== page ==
Representations of war
An analysis of the visual stereotypes and conventions that represent war, in order to visually reveal the context, broader narratives, similarities, and possibly the patterns of 20th and 21st century armed conflicts.
Aims and Objectives
The understanding of war among people who have not experienced war is now a product of representations from many sources: news, both on TV and in printed media, photography, film, art, video gaming, monuments and even fashion.
Visual discourse is hyper-saturated with repetitive imagery of ongoing-armed conflicts, some glorifying it and some strongly opposed to it, and it seems that armed conflict has come to be considered normal, often even trivialized as another product of everyday life.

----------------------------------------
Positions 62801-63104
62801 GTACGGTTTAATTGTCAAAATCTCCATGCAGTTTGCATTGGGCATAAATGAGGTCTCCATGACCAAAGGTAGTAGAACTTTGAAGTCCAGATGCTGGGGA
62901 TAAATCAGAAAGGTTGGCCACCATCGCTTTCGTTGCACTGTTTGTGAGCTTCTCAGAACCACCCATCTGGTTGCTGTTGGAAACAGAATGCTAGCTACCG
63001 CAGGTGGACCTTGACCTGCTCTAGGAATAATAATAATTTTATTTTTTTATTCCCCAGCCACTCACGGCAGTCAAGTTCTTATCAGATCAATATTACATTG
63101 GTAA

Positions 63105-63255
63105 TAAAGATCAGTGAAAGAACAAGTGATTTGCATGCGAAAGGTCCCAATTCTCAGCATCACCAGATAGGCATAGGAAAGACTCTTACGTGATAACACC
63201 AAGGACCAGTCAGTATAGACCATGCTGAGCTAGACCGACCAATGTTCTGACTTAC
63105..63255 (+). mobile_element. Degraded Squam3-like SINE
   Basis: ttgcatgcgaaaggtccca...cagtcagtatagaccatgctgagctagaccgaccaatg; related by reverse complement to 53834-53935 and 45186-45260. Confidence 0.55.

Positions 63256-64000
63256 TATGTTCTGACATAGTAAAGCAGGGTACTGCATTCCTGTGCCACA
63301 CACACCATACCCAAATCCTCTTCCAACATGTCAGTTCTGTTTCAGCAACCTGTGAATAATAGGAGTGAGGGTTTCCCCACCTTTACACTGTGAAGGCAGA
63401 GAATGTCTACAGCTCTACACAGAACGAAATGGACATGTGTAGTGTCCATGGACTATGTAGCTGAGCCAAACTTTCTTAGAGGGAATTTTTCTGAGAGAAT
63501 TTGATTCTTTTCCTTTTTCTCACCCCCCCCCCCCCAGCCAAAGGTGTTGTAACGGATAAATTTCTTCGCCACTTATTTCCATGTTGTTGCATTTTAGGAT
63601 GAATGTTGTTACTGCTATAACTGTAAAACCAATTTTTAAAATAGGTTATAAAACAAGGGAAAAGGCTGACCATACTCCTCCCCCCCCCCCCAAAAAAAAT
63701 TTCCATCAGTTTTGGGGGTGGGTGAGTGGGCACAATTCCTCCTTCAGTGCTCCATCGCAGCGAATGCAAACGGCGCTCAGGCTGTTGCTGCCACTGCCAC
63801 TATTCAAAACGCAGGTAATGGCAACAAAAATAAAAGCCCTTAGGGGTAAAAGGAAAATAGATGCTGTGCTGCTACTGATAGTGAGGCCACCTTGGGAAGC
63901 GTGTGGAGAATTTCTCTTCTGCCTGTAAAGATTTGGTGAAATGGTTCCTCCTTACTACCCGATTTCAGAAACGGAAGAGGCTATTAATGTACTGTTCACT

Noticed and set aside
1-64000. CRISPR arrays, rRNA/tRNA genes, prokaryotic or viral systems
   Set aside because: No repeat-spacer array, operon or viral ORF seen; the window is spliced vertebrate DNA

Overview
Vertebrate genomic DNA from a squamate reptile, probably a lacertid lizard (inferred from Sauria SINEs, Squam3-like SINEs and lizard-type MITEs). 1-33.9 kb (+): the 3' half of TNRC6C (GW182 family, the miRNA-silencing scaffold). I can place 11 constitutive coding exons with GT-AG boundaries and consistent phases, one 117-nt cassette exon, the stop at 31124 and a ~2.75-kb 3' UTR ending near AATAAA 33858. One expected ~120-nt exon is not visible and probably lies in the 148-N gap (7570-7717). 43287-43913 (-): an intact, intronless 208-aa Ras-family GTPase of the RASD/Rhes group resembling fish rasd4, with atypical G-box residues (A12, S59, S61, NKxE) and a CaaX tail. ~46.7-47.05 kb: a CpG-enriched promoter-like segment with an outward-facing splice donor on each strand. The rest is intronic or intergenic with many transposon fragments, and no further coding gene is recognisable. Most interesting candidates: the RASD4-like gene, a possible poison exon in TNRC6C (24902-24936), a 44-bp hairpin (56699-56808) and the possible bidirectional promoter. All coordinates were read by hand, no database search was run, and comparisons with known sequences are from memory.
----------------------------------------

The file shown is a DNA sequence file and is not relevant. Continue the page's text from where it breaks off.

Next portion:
My intention in this project is first to sift through the vast scale of visual sources and to conduct a comparison between them. I aim to uncover and create order in the numerous common visual narratives associated with war in different media
Secondly, after conducting research in this unit, I aim to deconstruct this visual discourse and reassemble it in a manner that will function as an informative tool for revisiting the visuals of conflicts that we take for granted.
Work plan / conclusions from peer group discussion
The initial stage is to create a comprehensive visual typology from four different resources: Photojournalism, war Films, documentaries, and video games. I have created six categories, which will apply to these resources: Explosions, soldiers in activity, Portraits, landscapes, graphic symbols, and death. This typology will be my source and a rational for the further experiments I intend to undertake.
In stage two I intend to conduct a series of experiments which will draw attention to the way these conventions and stereotypes are used and reused.